President's State of the Union Address: Tradition, Function, and Policy Implications [January 12, 2009] [open pdf - 306KB]
"Over time, the State of the Union address has evolved considerably. The format and delivery of the speech has changed, and its length has fluctuated widely. Technology has also influenced the delivery of the address, with the advent of radio, television, and the Internet playing significant roles in the transformation. Although each President uses the State of the Union address to outline his administration's policy agenda, most incorporate common rhetorical arguments and ceremonial traditions. Bipartisanship, attention to both the past and the future, and optimism are recurring themes in State of the Union addresses. The legislative success rate of policy proposals mentioned in State of the Union addresses varies widely. Addresses given after a President's election or reelection and during periods of unified party government tend to produce higher rates of legislative success. Presidents can also use the State of the Union address to increase media attention for a particular issue. Immediately following the State of the Union address, the political party not occupying the White House provides an opposition response. The response, usually much shorter than the State of the Union, outlines the opposition party's policy agenda and serves as an official rejoinder to the proposals outlined by the President."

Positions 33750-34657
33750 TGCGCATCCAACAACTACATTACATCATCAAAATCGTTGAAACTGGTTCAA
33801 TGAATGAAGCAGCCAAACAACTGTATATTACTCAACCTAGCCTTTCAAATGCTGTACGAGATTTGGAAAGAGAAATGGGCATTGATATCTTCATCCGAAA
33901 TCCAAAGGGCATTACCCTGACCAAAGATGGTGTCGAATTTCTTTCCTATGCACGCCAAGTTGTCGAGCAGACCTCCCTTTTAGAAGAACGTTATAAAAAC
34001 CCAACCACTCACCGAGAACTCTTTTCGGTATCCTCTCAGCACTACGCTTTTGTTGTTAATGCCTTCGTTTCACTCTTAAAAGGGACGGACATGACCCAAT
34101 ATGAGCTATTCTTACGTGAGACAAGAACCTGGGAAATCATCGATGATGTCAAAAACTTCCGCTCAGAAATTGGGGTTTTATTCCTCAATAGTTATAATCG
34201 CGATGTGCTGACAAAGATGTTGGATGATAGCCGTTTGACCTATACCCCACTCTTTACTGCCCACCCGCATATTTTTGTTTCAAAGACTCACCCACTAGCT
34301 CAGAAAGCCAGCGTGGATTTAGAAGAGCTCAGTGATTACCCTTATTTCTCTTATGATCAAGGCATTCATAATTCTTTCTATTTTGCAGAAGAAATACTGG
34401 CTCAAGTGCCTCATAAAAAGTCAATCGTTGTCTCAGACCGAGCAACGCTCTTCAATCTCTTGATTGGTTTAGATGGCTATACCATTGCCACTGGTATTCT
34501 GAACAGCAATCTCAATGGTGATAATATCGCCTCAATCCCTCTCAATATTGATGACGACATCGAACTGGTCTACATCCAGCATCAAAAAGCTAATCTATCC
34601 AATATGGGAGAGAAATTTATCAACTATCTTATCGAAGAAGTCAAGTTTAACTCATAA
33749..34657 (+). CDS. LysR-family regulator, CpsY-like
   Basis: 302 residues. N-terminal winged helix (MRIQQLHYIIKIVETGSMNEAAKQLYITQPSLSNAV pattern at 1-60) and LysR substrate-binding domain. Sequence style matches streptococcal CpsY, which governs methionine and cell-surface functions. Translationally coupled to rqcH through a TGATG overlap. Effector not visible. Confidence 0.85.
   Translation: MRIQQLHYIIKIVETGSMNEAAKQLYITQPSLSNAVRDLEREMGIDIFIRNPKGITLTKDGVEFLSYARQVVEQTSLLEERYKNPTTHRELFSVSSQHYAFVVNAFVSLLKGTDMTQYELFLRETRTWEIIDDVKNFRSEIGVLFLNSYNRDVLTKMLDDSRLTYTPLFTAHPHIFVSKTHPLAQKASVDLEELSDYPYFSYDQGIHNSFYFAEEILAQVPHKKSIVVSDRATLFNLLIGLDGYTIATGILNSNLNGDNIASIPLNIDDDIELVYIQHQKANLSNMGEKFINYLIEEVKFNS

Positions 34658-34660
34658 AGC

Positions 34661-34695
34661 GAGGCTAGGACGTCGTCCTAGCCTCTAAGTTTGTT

CRS Report for Congress, R40132
U.S. Dept. of State, Foreign Press Centers: http://fpc.state.gov/